The U.S. dollar dropped against the euro amid expectations that Spain would ask for a bailout next month at the earliest.
The euro hit 1.3139, the highest level in a month after Moody' s confirmed the Baa3 rating of the Spain's government bond while maintained its negative outlook.
Moody's said Tuesday the decision to confirm Spain's sovereign rating at the "investment-grade" reflected the positive developments in the debt-ridden country, as well as in the euro zone since June. Moody's believed that support from the eurozone and European Central Bank (ECB), along with the Spanish government's own efforts, should allow the government to maintain capital market access at reasonable rates.
The euro has remained strong recently, supported by speculations that Spain would ask for a financial aid eventually, before the ECB could buy the troubled country's debt.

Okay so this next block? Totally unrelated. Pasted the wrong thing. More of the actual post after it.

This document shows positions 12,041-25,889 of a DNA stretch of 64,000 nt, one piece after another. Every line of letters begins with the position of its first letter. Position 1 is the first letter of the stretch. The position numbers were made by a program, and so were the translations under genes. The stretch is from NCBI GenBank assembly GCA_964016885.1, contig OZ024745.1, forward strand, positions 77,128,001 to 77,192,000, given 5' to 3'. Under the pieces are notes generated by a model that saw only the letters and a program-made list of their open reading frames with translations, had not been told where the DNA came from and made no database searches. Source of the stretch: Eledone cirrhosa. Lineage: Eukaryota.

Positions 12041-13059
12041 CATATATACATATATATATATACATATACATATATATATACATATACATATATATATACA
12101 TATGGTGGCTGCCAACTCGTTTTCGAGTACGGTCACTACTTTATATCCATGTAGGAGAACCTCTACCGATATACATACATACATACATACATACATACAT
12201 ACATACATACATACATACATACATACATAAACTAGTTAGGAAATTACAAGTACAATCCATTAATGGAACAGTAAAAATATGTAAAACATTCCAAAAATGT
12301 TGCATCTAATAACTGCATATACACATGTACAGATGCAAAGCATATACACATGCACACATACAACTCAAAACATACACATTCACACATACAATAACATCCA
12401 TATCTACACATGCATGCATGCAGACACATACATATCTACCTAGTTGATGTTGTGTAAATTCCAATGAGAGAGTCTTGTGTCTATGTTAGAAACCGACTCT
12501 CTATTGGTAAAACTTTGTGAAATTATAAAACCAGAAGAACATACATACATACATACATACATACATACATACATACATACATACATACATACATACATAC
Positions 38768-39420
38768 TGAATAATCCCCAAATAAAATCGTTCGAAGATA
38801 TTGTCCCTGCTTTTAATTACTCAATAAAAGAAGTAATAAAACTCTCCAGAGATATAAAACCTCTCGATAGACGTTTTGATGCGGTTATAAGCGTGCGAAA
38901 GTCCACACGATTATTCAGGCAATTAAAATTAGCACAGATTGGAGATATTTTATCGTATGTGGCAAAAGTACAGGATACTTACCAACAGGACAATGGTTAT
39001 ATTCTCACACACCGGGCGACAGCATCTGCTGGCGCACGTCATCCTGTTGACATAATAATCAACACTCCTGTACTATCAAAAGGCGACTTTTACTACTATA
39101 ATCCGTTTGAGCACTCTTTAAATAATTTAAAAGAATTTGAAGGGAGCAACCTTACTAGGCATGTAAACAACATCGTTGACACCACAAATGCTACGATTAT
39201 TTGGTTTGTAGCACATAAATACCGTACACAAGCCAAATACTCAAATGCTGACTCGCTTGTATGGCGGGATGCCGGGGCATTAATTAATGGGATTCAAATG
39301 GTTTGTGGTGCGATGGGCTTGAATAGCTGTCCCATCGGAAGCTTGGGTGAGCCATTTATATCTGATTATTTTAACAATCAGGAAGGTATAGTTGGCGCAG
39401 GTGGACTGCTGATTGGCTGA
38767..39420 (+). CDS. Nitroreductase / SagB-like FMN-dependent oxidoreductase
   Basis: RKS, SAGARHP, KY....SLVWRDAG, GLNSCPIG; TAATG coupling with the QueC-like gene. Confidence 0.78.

Meanwhile, the dollar pared losses against the yen after data showed starts of new U.S. homes rose in September at its largest rate in more than four years, another sign the U.S. housing market is on the course of recovery.
In late New York trading, the euro surged to 1.3127 from 1.3043 of the previous session, and the British pound rose to 1.6154 dollars from 1.6113.
The dollar fell to 0.9220 Swiss francs from 0.9270 and went down to 0.9777 Canadian dollars from 0.9871.
The dollar bought 78.98 Japanese yen, higher than 78.90 in the previous session.